Meanwhile, in England, they were celebrating Father Christmas since the 16th century – the spirit of good cheer at Christmas, bringing peace, joy, good food and wine, and revelry. In Scandinavia, a being in Nordic folklore called “Tomte” or “Nisse” started delivering Christmas presents. He was wearing grey clothes. In Eastern Europe, they mostly celebrated Saint Nicholas by bringing gifts on the 6th of December (something still celebrated today in many countries, often in addition to Christmas). Other related figures in folklore include Mikulás (Hungary), the Yule Goat (Scandinavia), Olentzero (a Basque character), Befana (Italy), and many more.
So different cultures had different depictions of a Christmas spirit, but at the beginning of the 19th century, the world still hadn’t developed a unified idea of Santa Claus. In the mid-1800s, literature started playing a huge role in promoting ideas about Santa Claus. The book A New-year’s present, to the little ones from five to twelve was published in New York. It contained Old Santeclaus, an anonymous poem describing an old man on a reindeer sleigh, bringing presents to children. The book was immensely popular for the time, and the ideas presented in it spread like wildfire. But most ideas about the modern Santa Claus came from an anonymous publication of the poem “A Visit From St. Nicholas” (better known today as “The Night Before Christmas”) in the Troy, New York, Sentinel on December 23, 1823. This poem would play a key role in defining how we see Santa Claus in the current period.
The poem was later attributed to Clement Clarke Moore. The main idea in the poem is that “He” (Saint Nick) rides a sleigh that lands on the roof, enters through the chimney, and has a bag full of toys. St. Nick is described as being “chubby and plump, a right jolly old elf” with “a little round belly”, that “shook when he laughed like a bowlful of jelly”, in spite of which the “miniature sleigh” and “tiny reindeer” still indicate that he is physically diminutive. The reindeer were also given names: Dasher, Dancer, Prancer, Vixen, Comet, Cupid, Dunder, and Blixem (Dunder and Blixem came from the old Dutch words for thunder and lightning, which were later changed to the more German sounding Donner and Blitzen).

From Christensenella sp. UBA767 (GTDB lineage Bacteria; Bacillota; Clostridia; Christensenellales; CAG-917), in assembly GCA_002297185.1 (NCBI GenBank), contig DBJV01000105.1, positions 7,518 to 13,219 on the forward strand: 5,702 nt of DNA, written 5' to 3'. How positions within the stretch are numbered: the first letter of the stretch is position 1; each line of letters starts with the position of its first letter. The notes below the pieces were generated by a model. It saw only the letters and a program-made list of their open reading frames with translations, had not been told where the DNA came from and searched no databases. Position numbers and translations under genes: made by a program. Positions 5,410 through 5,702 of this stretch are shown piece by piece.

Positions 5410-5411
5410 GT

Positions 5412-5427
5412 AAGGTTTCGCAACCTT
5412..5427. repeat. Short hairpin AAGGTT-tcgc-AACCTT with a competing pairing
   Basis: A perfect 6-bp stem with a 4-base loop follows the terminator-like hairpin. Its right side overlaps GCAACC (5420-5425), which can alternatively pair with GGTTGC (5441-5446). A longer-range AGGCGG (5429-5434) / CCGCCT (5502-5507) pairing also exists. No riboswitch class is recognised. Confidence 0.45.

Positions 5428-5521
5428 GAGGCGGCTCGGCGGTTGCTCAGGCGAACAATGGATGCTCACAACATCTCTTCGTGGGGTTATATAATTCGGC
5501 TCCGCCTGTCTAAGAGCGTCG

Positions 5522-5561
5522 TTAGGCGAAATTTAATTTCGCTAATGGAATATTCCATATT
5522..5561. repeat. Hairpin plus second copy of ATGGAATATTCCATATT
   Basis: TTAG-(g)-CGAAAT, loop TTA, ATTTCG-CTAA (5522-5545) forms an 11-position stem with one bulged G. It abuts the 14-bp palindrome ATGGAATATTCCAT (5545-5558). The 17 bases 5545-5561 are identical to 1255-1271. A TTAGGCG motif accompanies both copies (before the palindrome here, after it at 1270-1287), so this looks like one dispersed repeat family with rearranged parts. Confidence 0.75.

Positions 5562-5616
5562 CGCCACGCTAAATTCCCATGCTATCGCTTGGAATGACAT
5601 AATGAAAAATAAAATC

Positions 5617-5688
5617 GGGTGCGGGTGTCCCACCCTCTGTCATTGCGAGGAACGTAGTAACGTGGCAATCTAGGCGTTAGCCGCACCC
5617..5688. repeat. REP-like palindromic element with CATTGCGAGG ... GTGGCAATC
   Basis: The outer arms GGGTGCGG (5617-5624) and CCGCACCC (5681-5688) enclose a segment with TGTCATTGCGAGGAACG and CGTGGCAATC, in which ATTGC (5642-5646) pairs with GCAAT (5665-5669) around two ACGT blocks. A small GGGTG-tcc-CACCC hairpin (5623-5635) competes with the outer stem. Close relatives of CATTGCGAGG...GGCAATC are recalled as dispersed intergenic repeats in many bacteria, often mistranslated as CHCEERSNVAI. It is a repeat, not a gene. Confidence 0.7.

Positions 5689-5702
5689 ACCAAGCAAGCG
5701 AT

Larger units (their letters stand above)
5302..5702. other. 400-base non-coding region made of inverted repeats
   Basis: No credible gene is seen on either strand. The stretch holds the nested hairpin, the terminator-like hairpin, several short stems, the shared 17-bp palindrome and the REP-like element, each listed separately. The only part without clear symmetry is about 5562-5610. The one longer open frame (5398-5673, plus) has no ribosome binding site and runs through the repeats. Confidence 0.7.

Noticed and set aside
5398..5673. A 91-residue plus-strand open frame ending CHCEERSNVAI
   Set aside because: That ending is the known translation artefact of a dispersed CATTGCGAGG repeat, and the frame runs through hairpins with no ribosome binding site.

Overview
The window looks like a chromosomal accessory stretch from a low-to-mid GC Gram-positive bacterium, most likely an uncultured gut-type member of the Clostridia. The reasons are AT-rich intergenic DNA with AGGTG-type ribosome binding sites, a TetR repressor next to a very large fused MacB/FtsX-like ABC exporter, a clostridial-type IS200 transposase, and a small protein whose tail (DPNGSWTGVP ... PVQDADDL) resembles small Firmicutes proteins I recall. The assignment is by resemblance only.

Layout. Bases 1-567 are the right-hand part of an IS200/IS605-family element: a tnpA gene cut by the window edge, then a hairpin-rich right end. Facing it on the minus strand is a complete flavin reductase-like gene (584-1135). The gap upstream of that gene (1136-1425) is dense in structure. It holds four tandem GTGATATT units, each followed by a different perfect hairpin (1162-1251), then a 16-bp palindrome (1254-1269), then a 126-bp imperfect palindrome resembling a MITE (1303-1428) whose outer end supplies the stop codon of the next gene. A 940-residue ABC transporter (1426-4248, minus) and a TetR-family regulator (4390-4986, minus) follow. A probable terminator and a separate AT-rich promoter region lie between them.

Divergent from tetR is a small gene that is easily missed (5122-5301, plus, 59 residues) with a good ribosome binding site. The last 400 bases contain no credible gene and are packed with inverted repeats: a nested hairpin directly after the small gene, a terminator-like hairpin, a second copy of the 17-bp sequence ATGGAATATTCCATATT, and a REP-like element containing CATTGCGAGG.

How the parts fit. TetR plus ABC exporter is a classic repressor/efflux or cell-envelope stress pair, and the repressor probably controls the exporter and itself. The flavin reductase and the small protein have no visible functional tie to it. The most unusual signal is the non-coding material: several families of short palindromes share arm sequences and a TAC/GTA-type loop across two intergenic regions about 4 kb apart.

The Modern Santa Claus and Coca-Cola
Haddon Hubbard “Sunny” Sundblom was an American Artist, most known for changing the face of Santa Claus, but also for making a cover illustration on the Playboy magazine, advertising Coca-Cola next to an almost naked, drawn, female character.
Images of Santa Claus were further popularized through Haddon Sundblom’s depiction of him for The Coca-Cola Company’s Christmas advertising in the 1930s. The campaign was so incredibly successful that many people actually thought that Coca-Cola had invented Santa Claus — which, in a way, was not that far from the truth. The company stripped him of his small stature and green/blue/purple clothes and instead, made him a big, lovable, bearded man, dressing him in the company’s red and white colors. This is the Santa Claus that almost all of us know today, and it’s essentially a company’s interpretation of a mishmash of different traditions.
Yes, Santa Claus has definitely undergone quite the journey. He arose from the cultural merger of Saint Nicholas, Odin, and numerous cults and traditions from all over Europe, was chiseled by 19th-century literature, and ultimately shaped by an advertising campaign resulted in the jolly man we see today. Ho, ho, ho indeed.